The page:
Rutgers University can be considered many different things in terms of its atmosphere on campus. But one thing that the University’s students may not realize is how advanced the University is in terms of garnering conversation and speech on campus by students. Sometimes it takes an outside look to realize how progressive the University is.
This past summer the Rutgers community set out to create a campaign that would ignite a sense of individuality among each student as well as foster an environment that is inclusive to everyone on campus.
With Domestic Abuse Awareness Month coming to a close, there are hopes that the messages and lessons that October brought remain in place. One of the movements that sparked up this month was the #MeToo movement on social media. The campaign originally started more than 10 years ago with activist Tarana Burke but recently regained steam after the release of the many sexual assault allegations made against Harvey Weinstein in Hollywood. Actress Alyssa Milano took to Twitter and urged anyone who has been sexually harassed or assaulted to write “me too,” in order to “give people a sense of the magnitude of the problem.” The tweet and the hashtag blew up, bringing in words of support from people from all spectrums of the site. The hashtag quickly took to other social media sites and did exactly what it was meant to do — expose the disturbingly great magnitude of the effects of sexual assault and its victims.
The College Avenue, Douglass and Livingston campuses were found plastered with a series of recruitment posters for a white supremacist group known as Identity Evropa. These flyers, the same ones that led to a passionate protest at New York University last month, highlighted the slogan “Our Generation, Our Future, Our Last Chance.”
College degrees in the United States are more expensive than any other country in the world, and so the news of a proposed $3.3 billion cut to the Federal Pell Grant program being approved by Congress is one that is disconcerting. Although the bill is scheduled to be put to vote by the Senate in a few months, if it is approved, this would be the second year in a row that cuts were made to the Pell Grant program.
Did you ever think that your meal swipes could make a difference? The Meal Swipe for Charity campaign is doing just that. Meal Swipe for Charity is a campaign that gives students the opportunity to donate their unused guest swipes to a charitable organization. Which charity do the swipes go to? This is what the Rutgers University Student Assembly (RUSA) votes on every year, and this year the decision came to the Rutgers Youth Empowerment Club, which supports the nonprofit group Youth Empowerment Services (YES).
There are 94 low-income housing apartment complexes in Middlesex County, New Jersey, according to Affordable Housing Online. Within these complexes, there are 7,810 affordable apartments for rent. And Rutgers students are adding on to this.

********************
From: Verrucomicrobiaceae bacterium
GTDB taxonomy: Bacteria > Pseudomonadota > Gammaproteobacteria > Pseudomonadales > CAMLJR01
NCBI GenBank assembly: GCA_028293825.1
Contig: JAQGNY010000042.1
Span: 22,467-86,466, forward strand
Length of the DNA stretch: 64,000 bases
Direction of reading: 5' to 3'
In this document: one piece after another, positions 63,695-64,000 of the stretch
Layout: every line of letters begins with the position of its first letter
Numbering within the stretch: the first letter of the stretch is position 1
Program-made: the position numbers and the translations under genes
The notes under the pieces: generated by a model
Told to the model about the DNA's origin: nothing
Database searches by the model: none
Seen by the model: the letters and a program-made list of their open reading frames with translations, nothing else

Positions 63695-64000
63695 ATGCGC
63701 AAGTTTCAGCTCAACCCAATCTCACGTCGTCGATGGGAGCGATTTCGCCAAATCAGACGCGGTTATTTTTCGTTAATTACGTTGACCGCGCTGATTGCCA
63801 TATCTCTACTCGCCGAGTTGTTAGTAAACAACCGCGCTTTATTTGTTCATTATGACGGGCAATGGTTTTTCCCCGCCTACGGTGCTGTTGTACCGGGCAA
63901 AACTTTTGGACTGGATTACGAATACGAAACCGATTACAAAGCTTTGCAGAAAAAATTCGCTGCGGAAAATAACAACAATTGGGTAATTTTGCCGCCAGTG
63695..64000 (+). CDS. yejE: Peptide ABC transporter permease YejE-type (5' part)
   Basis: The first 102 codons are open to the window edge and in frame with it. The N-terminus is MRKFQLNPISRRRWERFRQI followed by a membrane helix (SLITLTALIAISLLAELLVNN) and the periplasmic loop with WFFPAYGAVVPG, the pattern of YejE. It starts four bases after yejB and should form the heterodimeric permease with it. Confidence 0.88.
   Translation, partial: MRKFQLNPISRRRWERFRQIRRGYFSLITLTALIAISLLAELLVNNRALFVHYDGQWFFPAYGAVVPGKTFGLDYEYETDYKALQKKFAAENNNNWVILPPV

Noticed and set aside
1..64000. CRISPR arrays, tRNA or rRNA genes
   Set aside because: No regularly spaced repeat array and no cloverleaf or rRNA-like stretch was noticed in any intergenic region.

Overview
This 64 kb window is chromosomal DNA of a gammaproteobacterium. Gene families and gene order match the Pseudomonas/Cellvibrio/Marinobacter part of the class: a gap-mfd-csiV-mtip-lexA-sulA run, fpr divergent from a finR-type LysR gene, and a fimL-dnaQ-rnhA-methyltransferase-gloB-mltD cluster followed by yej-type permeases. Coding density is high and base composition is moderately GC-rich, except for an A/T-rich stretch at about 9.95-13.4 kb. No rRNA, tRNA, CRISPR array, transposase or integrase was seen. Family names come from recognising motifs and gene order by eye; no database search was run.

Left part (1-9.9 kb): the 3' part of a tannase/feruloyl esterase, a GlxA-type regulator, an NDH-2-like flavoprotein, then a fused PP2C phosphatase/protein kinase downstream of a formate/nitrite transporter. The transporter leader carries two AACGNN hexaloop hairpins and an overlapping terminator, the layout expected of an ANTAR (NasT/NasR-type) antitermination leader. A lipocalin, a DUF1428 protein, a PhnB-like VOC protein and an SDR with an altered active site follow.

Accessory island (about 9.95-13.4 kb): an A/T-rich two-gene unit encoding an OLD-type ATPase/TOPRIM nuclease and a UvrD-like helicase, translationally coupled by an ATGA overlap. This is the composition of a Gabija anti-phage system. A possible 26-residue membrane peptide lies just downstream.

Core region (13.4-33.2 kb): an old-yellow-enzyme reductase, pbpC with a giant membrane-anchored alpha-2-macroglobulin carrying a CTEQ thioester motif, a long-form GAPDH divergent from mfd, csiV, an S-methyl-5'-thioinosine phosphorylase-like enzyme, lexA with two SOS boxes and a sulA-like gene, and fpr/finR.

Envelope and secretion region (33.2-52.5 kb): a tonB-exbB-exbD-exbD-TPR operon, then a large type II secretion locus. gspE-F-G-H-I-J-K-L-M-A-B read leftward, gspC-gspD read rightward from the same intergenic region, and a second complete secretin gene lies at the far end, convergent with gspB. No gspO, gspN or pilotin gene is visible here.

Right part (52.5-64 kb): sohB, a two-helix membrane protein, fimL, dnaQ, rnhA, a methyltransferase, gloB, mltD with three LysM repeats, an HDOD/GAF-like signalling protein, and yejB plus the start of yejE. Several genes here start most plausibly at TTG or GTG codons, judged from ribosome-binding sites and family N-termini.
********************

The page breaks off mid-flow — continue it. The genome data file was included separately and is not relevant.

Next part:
If you have not heard of the Rutgers Eating Disorder Organization (REDO), it is probably because the organization was in a period of activity last year — but REDO is back and it is doing its best to make a large impact on campus.
Rutgers’ campuses may be painted purple, but it seems as though the University’s hands are painted red.
It does not matter how much you love your classes, friends and activities at Rutgers — when it comes down to it, everyone has a calendar marking down the days until the next University break. You get to spend time with family, “home” friends and, in the case of winter break, enjoy the holidays without worrying about homework, exams or anything else remotely related to school. That is, of course, if the holidays you celebrate do align with the breaks that the University offers.
If you have taken a look around campus this week, you should notice something a little different — the campus is turning purple. Dining halls, buses and even Rutgers staff have been adorned in purple. But this is not just a coincidence. This outpour of purple is the direct result of the Rutgers Office of Violence Prevention and Victim Assistance (VPVA) beginning their week-long campaign, known as “Turn the Campus Purple." It was created to raise awareness on campus about dating and domestic violence. This coincides with October being National Violence Awareness Month. As part of this concentrated celebration, VPVA and Rutgers have planned events, including the “It’s On Us” rally where former Vice President Joe Biden will be speaking to Rutgers students. Having the former vice president come to campus and speak about sexual violence and abuse is a testament to how devoted the University is to this week.